Last week Fred wrote a post wrestling with what to call a certain kind of business. In it he sketches out 3 types of companies:
Lifestyle – too small for VC, but will generate enough annual cashflow to be a great business to own and operate
Indie – might be large enough to justify and provide a return on a VC investment, but the desire to retain control and remain independent makes VC untenable for the entrepreneur
VC Fundable – large enough to justify and provide a return on a VC investment and the founder is willing to exit at some point and provide a capital gain to the investors
I love that Fred is wrestling with how to define this “other” type of business that doesn’t fit perfectly into the bootstrapping or traditional venture models. The conversation is in the air, and it’s one we’re trying to help facilitate through .vc.
That said, it feels like his post and the comment thread anchor on only a very narrow view of what makes for an Independent business; namely, whether or not they have taken, or are able to take, VC funding.
When we started talking about Indie.vc the first question many founders asked was- what is an Independent company and how are they different from any other type of business?
With that question in mind, let’s try and explore together what the ideals and characteristics of an Independent business might look like?
A few thoughts:
- Independent businesses are majority owned by their Founders.
- Founders should maintain full voting control of their board of directors.
- Independent businesses should provide equity or equity-like profit sharing to all employees that should be reported in percentage of company/profits vs. number of shares.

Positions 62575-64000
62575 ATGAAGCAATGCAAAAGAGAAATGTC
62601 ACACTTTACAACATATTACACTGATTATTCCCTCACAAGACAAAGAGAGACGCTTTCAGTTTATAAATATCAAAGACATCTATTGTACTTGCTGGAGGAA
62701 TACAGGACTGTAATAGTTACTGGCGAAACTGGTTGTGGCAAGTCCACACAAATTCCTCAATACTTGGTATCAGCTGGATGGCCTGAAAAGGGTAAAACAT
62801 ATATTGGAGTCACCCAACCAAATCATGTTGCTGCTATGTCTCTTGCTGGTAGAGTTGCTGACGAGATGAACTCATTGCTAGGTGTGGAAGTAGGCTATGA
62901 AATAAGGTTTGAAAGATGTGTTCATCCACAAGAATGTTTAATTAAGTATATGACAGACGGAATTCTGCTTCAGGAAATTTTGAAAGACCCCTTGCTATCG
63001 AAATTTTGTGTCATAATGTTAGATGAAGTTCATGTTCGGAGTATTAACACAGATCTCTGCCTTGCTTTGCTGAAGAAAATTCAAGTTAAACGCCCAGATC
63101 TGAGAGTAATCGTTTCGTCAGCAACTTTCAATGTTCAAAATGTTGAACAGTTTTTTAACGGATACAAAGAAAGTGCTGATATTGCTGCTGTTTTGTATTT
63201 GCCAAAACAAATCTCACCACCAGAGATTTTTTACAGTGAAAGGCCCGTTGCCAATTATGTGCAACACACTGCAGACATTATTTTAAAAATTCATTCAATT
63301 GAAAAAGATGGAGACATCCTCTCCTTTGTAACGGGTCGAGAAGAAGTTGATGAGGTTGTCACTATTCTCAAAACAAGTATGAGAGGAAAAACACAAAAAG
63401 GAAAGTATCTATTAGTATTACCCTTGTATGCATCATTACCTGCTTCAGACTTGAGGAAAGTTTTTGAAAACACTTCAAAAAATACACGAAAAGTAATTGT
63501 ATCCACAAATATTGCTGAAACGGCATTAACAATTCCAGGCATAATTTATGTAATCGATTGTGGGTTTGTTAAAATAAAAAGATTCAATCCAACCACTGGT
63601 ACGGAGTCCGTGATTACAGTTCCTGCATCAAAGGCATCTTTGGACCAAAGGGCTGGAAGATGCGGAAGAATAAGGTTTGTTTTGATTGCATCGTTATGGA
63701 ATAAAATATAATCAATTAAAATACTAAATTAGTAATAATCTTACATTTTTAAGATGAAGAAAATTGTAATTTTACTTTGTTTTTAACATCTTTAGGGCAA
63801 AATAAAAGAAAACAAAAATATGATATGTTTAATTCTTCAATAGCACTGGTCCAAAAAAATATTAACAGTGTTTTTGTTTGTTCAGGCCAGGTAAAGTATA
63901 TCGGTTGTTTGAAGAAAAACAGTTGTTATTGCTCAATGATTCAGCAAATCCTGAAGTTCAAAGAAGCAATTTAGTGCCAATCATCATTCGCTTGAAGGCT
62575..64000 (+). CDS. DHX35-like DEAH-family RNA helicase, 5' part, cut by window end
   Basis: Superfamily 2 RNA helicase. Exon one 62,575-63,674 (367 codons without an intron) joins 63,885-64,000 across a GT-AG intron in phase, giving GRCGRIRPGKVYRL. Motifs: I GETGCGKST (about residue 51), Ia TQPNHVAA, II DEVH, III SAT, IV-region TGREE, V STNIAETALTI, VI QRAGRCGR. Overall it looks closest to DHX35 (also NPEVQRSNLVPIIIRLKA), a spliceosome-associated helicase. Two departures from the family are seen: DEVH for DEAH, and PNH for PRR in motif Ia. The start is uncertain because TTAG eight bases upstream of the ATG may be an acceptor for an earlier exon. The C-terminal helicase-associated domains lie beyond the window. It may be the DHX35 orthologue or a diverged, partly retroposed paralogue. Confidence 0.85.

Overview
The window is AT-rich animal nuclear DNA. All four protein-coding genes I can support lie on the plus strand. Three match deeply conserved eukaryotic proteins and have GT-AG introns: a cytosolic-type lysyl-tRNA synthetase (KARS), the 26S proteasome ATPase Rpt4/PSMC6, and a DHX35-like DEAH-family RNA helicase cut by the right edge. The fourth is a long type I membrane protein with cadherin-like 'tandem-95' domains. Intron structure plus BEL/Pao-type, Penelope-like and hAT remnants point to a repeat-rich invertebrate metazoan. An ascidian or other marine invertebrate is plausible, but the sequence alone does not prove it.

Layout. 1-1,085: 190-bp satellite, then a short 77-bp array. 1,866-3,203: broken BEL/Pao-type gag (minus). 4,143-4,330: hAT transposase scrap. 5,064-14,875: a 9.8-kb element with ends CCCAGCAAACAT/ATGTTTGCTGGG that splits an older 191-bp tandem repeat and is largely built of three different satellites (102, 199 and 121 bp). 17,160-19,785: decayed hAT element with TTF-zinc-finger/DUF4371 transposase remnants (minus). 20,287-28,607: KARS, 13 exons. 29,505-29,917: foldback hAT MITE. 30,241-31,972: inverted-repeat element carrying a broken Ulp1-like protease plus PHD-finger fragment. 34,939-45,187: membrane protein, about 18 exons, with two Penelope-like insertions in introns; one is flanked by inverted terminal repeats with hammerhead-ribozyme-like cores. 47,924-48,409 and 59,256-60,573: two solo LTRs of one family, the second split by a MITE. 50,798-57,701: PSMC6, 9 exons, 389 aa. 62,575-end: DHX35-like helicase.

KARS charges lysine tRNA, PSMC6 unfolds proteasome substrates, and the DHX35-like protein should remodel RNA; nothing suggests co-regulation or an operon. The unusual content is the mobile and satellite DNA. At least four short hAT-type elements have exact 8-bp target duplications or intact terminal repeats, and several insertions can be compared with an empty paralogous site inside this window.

- Independent businesses provide a real time view into companies financials and make that available to all employees.
- Independent businesses should provide the same level of benefits for all employees as they do for their Founders.
- Independent businesses respect their users by not selling their data to 3rd parties or opting them into spammy offers.
- Independent businesses, who’ve raised outside capital, put in place a distribution plan for their investors to share profits and relieve pressure to go public or sell out.
I’m sure there are many other attributes not outlined here. That’s intentional, as being too prescriptive seems to fly in the face of independence.
So, why bother?
If you believe, as we do, that there will come a time when not having taken loads of VC funding, not selling out your users and not being forced to maximize shareholder value will be a competitive advantage then this type of designation might matter. Customers and users burned by VC backed startup after VC backed startup may start looking around for independent alternatives who aren’t looking to sell them out, or sell out themselves, only to have the products they love and rely on killed by acquiring companies.
If these ideals ring true, perhaps there could be a way to codify them. Just as some companies can designate themselves as B Corps or some buildings can be designated as LEED, perhaps we should consider a similar designation for Independent businesses.
A “Declaration of Independents” if you will.
No governing body, no membership fees, no expensive audits required. Just a simple set of values and an executable document to let customers and investors know what they’re signing up for when they write the company a check for products or equity.
Maybe this is even too heavy handed. Maybe it’s not necessary. It might even be a bad idea.
But, if you think we’re onto something we’d love to hear your thoughts on how to tweak or improve the suggested ideals above in the comments below.